How to refine your pitch to land a new client
To be a digital marketing entrepreneur, we’re constantly putting ourselves out there. We must accept that pitching is our fate to retain clients and to grow business. As small businesses, we have to push that much harder to prove that working with small businesses offers more than large digital marketing firms.
The art of pitching is refined over time. Recently, I went into an interview for a potential client that has sparked this blog on effective pitching for the digital marketing entrepreneur. My normal ‘MO’ is to arrive early as I was taught by the late Sheldon Patinkin,
“To be early is on time, to be on time is late, and if you’re late, don’t bother to show up.”
Upon arrival, I realized the quaint, freshly-painted restaurant would be our pitching room as my potential client was currently in mid-pitch with my apparent competition. I “checked in” at the register and waited just tables away for my 5PM meeting.
The following pitch etiquette directly relates to the pitch I overheard, specifically how to hone in on a more refined approach:
Cut Out the ‘101’ Speech
Unless we are directly consulting a client (which you should receive compensation for), explaining each social media channel to people who are likely familiar with social media is a major waste of time. While watching my scheduled pitch time pass by, I “socially listened” to this pitch go through the gambit - explaining each channel, their function, purpose, how-to use, how they’ll use…. I was exhausted for the lead and for the person pitching. What was seemingly supposed to be a half hour pitch quickly turned into an hour, which leads me to…
Stick to the Time Frame of Your Meeting
I will admit, this is more of a pet peeve of mine - I do not hold this particular pitcher responsible. However, our time as founders and entrepreneurs is just as valuable as a salary-paid social media specialist. In fact, I would argue that our time is more valuable as time is money for us entrepreneurs. Each hour I am pitching and writing proposals requires additional time to focus on my current client accounts.
If your meeting is scheduled for a half hour, stick to the designated time frame. There is nothing more disheartening than laying it all out on the line, feeling super confident because your pitch was saturated with information and then receiving an email indicating they decided to go with a different creative. Provide your expertise through the work you’ve done with your current clientele.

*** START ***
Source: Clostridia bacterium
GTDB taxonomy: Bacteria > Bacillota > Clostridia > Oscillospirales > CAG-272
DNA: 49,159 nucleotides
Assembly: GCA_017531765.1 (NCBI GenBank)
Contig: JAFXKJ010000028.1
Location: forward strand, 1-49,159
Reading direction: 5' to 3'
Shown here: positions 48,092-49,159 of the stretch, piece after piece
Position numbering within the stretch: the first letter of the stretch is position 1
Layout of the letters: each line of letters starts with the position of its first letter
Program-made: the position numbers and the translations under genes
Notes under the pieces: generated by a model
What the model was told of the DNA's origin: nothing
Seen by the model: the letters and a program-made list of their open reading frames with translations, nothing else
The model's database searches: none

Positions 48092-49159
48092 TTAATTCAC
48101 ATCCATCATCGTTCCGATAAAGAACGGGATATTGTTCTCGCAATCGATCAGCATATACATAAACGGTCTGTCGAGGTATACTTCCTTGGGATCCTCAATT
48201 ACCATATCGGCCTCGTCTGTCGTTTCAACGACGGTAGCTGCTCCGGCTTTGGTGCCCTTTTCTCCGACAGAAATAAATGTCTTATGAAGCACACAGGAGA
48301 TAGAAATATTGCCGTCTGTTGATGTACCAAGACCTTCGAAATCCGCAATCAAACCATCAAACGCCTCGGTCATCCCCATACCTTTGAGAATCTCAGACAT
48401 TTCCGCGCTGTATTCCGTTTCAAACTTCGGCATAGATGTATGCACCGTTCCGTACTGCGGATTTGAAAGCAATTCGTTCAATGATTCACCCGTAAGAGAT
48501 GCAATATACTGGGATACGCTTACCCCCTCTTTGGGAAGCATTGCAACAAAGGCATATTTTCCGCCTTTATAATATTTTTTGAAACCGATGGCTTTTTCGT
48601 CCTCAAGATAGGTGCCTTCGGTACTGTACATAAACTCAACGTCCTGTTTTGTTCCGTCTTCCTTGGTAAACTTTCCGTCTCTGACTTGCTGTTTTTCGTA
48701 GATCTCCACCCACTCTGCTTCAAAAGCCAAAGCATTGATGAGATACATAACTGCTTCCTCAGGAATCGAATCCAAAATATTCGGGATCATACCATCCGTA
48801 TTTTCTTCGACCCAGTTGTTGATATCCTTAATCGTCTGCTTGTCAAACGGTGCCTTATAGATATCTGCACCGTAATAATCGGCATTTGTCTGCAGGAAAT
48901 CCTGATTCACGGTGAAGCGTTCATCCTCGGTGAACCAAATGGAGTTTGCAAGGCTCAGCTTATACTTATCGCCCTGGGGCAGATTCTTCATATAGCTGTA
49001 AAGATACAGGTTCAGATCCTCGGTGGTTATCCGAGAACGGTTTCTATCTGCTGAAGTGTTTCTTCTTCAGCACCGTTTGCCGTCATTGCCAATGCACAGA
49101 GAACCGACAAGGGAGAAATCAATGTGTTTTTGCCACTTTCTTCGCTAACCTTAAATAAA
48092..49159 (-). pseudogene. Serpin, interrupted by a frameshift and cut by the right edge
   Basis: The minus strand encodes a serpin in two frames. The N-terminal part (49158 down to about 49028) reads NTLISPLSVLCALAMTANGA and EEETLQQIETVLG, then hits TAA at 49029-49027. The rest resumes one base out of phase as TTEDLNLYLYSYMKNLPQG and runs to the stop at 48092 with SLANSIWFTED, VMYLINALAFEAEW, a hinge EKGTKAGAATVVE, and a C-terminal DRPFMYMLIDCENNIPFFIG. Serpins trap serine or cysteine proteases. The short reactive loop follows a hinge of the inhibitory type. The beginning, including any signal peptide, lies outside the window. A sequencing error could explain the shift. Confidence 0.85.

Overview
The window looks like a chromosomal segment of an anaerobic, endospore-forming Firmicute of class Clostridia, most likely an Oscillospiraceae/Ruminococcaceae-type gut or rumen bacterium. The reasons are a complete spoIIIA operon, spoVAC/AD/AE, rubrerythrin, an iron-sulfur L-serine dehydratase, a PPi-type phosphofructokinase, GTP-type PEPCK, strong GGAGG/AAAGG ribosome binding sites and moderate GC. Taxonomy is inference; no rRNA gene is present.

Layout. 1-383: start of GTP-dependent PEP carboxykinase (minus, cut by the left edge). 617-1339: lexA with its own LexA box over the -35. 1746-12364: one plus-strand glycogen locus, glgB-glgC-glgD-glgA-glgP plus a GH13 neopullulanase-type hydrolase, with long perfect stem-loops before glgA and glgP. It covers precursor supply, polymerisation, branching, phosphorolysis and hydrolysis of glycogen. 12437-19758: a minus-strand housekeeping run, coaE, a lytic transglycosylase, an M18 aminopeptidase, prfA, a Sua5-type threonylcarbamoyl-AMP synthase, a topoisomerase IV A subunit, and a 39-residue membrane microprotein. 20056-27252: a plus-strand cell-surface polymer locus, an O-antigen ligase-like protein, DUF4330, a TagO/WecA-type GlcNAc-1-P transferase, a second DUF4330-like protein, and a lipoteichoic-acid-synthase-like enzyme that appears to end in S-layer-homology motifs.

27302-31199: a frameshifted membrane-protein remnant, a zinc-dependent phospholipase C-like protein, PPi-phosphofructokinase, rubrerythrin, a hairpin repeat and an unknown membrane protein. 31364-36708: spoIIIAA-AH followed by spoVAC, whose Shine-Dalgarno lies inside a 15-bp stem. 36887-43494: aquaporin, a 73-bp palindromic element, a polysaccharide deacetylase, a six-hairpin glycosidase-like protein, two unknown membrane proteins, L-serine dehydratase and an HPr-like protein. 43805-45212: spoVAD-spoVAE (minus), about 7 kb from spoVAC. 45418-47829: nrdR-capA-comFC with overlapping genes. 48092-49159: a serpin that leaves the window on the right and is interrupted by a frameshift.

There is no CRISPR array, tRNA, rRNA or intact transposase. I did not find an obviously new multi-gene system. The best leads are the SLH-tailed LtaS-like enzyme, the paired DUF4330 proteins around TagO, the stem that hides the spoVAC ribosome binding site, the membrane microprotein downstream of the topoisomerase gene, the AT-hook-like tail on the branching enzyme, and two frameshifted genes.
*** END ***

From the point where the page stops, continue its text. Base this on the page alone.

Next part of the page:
Prepare Losses Turned Successes
In every recent pitch, the potential lead inquired about success stories and less successful campaigns. I know it is hard to admit defeat, but basic ‘Pitching 101’ is to spin that failed sucker into a positive.
“What is a trait of yours that could be improved upon?”
“I am a perfectionist which often causes me to work longer on a project than most…”
Describing a loss gives you an opportunity to tell the potential lead what you learned during implementation. It is not an admission of defeat, rather, a time you learned something and applied it to a more successful campaign. Persistence over perfection.
NEVER Make Promises Unless Proven
As 5:15 rolled around, the pitch turned to virality. It’s one thing for the potential client to express a desire for viral content, it’s another when you say YOU CAN MAKE VIRAL CONTENT.
The nature of viral content is that it doesn’t require ad spend and that it picks up momentum naturally. When I hear “viral” from potential prospects, I tend to diffuse that direction of conversation fairly quickly. If we as marketers promise virality, 50,000+ followers or even more website traffic, we’re ensuring our demise down the line.
Take note of their interest and ask, when appropriate, what their ad spending budget is. If they want 5 million hits on a $100/month budget, you will need to quell their desires AFTER you win the client over with the proof you are good for the job.
End With “I Want Your Business”
All potential clients want to be desired. You talked a good game, you know you’re more than qualified, now tell them that you want this position; if it’s the truth. (I don’t condone dishonesty).
Let the client know, during your goodbyes, that you’re qualified, capable, and want to work with them. This directness gives you the upper hand in their deliberations about potential prospects. And, of course, follow up with an email thanking them for inviting you to discuss their marketing needs.
In truth, there is no right formula for pitching.
As marketers, we must read the room, understand the goals for their business, and anticipate negotiations for the digital marketing budget. Continue to refine your pitch and you’ll see its benefits in the long run.